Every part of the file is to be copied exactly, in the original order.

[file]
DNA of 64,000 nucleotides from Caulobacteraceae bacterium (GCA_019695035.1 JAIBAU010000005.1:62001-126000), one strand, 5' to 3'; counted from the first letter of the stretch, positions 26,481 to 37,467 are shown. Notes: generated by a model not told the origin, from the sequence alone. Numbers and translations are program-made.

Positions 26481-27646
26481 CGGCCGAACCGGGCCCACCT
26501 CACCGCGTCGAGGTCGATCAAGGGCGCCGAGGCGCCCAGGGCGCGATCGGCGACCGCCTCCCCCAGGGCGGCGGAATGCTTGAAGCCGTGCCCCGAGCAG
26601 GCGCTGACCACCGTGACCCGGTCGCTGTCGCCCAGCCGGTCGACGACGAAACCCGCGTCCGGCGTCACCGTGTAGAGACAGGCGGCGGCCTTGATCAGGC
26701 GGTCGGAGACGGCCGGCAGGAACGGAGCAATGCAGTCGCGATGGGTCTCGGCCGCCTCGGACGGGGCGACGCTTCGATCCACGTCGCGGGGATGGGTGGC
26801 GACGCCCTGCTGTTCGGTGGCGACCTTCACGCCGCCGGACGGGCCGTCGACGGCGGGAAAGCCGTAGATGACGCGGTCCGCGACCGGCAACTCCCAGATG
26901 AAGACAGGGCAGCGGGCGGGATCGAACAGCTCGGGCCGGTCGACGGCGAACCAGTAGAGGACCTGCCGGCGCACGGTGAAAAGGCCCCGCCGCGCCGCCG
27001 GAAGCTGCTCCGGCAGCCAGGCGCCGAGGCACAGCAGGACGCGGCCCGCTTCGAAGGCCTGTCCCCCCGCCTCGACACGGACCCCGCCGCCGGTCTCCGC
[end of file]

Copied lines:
DNA of 64,000 nucleotides from Caulobacteraceae bacterium (GCA_019695035.1 JAIBAU010000005.1:62001-126000), one strand, 5' to 3'; counted from the first letter of the stretch, positions 26,481 to 37,467 are shown. Notes: generated by a model not told the origin, from the sequence alone. Numbers and translations are program-made.

Positions 26481-27646
26481 CGGCCGAACCGGGCCCACCT
26501 CACCGCGTCGAGGTCGATCAAGGGCGCCGAGGCGCCCAGGGCGCGATCGGCGACCGCCTCCCCCAGGGCGGCGGAATGCTTGAAGCCGTGCCCCGAGCAG
26601 GCGCTGACCACCGTGACCCGGTCGCTGTCGCCCAGCCGGTCGACGACGAAACCCGCGTCCGGCGTCACCGTGTAGAGACAGGCGGCGGCCTTGATCAGGC
26701 GGTCGGAGACGGCCGGCAGGAACGGAGCAATGCAGTCGCGATGGGTCTCGGCCGCCTCGGACGGGGCGACGCTTCGATCCACGTCGCGGGGATGGGTGGC
26801 GACGCCCTGCTGTTCGGTGGCGACCTTCACGCCGCCGGACGGGCCGTCGACGGCGGGAAAGCCGTAGATGACGCGGTCCGCGACCGGCAACTCCCAGATG
26901 AAGACAGGGCAGCGGGCGGGATCGAACAGCTCGGGCCGGTCGACGGCGAACCAGTAGAGGACCTGCCGGCGCACGGTGAAAAGGCCCCGCCGCGCCGCCG
27001 GAAGCTGCTCCGGCAGCCAGGCGCCGAGGCACAGCAGGACGCGGCCCGCTTCGAAGGCCTGTCCCCCCGCCTCGACACGGACCCCGCCGCCGGTCTCCGC